The head of computing at Google's anti-aging research firm envisions data as a key tool to expand personalized medicine — and maybe eventually extend human life.
Calico Labs — a Google R&D spin-out studying the “trajectory of aging” — is doing some of the most interesting cancer and biotech research of any organization out there, and has many people wondering whether Calico may be Google’s first foray into the healthcare delivery business.
But Daphne Koller, Calico’s Chief Computing Officer, doesn’t see it that way.
Speaking at the A-ha! Conference on December 12th in San Francisco, Koller told moderator Lizza Dwoskin of The Washington Post that she envisions a future in which care and treatment will still be delivered by physicians and pharmacies — not by Google.
The difference will be that patients will receive more uniquely tailored care, thanks to the power of digital information.
“The hope is that data will inspire what care is delivered, so that it’s no longer one-size-fits-all,” said Koller.
Because “our genomes are different, and our lifestyles are different, and our diets are different,” Koller envisions that treatment plans in the future will be more targeted — and effective.
And as she puts it, “it will take big data to figure that out.”
That said, Calico Labs isn’t in the business of big data for human-specific healthcare just yet. For now, Koller and colleagues are focused on understanding mammalian aging processes.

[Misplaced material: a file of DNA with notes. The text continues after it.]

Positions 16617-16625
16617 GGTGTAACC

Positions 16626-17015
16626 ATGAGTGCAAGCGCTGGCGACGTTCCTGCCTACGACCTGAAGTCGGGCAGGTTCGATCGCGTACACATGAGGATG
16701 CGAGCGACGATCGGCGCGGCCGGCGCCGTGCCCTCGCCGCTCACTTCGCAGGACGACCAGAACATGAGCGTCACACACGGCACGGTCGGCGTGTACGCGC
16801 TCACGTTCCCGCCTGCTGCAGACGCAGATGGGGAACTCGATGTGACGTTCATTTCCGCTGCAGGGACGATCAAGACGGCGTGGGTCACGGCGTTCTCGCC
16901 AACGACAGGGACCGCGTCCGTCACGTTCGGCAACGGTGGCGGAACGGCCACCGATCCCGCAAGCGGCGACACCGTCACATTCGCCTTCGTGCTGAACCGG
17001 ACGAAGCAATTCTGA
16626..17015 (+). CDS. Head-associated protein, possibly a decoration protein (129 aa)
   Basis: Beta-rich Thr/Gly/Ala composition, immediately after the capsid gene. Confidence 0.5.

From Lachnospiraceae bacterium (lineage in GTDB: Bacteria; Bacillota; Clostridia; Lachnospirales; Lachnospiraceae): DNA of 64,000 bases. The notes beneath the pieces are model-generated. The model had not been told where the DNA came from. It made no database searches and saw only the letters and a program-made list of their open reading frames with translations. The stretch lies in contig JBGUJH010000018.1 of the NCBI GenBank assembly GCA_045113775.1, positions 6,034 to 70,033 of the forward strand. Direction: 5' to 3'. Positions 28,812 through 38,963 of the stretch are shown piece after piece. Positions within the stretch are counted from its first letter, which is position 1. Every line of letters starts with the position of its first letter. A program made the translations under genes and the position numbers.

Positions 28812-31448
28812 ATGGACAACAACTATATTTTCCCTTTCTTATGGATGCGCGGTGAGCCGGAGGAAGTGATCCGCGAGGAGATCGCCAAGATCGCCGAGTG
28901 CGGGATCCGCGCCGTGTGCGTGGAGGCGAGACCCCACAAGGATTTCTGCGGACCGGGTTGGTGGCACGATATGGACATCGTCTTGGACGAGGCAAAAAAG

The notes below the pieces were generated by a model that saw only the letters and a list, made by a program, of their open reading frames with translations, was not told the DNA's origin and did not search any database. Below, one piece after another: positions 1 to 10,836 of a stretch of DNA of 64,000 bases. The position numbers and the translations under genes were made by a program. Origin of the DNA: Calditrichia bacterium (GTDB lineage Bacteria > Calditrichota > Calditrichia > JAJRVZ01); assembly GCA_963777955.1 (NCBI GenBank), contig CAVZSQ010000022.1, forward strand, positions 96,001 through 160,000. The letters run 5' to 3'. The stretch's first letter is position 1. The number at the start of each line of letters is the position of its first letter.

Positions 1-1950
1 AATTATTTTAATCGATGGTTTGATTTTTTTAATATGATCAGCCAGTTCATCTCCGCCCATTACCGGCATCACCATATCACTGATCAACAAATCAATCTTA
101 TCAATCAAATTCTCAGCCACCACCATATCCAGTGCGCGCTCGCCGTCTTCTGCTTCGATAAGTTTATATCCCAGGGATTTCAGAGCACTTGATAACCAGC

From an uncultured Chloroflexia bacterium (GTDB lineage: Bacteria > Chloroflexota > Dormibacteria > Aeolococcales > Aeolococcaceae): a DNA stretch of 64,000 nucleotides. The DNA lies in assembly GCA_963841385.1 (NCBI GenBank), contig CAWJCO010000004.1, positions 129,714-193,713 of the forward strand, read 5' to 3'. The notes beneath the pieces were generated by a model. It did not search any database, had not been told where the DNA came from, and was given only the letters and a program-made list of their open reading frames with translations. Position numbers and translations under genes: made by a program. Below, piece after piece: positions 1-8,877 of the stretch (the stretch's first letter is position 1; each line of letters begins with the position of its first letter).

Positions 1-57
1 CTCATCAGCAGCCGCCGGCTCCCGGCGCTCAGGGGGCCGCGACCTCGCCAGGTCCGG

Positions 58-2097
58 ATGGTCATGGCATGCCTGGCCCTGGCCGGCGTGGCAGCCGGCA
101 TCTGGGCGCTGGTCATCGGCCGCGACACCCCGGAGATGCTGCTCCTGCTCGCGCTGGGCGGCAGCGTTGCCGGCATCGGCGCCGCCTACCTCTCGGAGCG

With a current study on mice, for example, her team is seeking to better understand the ways that the “aging trajectory” is affected by genetic, environmental, and behavioral factors, with diet being a key area of current research.
According to Koller, the mice study is one of the largest aging experiments ever done: the Calico team has grouped 750 mice into 5 different “caloric bands” of dietary restriction, and is studying them all from life to death.
By studying every element of the mice’s biological response to caloric restriction over time, the team is seeking to understand if and how dietary changes alter the biological aging process.
Another project in the works examines aging at the cellular level, investigating the mechanisms that cause yeast to become less effective at metabolizing proteins and when these mechanisms emerge.
The projects both fit into Calico Labs’ broader vision to understand if aging is a set “path” for everyone, or if it’s possible to reroute the GPS by making certain changes along the way. Koller asks,
“What is the aging trajectory? Is it that beings that die early simply complete it sooner? Or are there interventions that can alter the course? Are there bifurcation points? How many forks in the road are there? What are the triggers?”
As Calico works to answer those questions, the startup is staying fairly quiet about its findings. That’s not a “stealth startup” tactic, according to Koller, so much as a preference to “talk about work once it’s complete.” It’s also a reflection of how long it takes to conduct aging-related research.
Nonetheless, the perceived secrecy is only heightening the questions around Calico’s research mission. Some view its anti-aging aims as problematic: aging may be universal affliction, but not everyone views it as a global health problem.
However, because Calico is focusing on developing better therapeutics to enhance — and possibly extend — human life, Koller says she views the company’s work as a worthwhile endeavor toward solving a societal problem.
Ultimately, she says, it’s “going to help everybody.”
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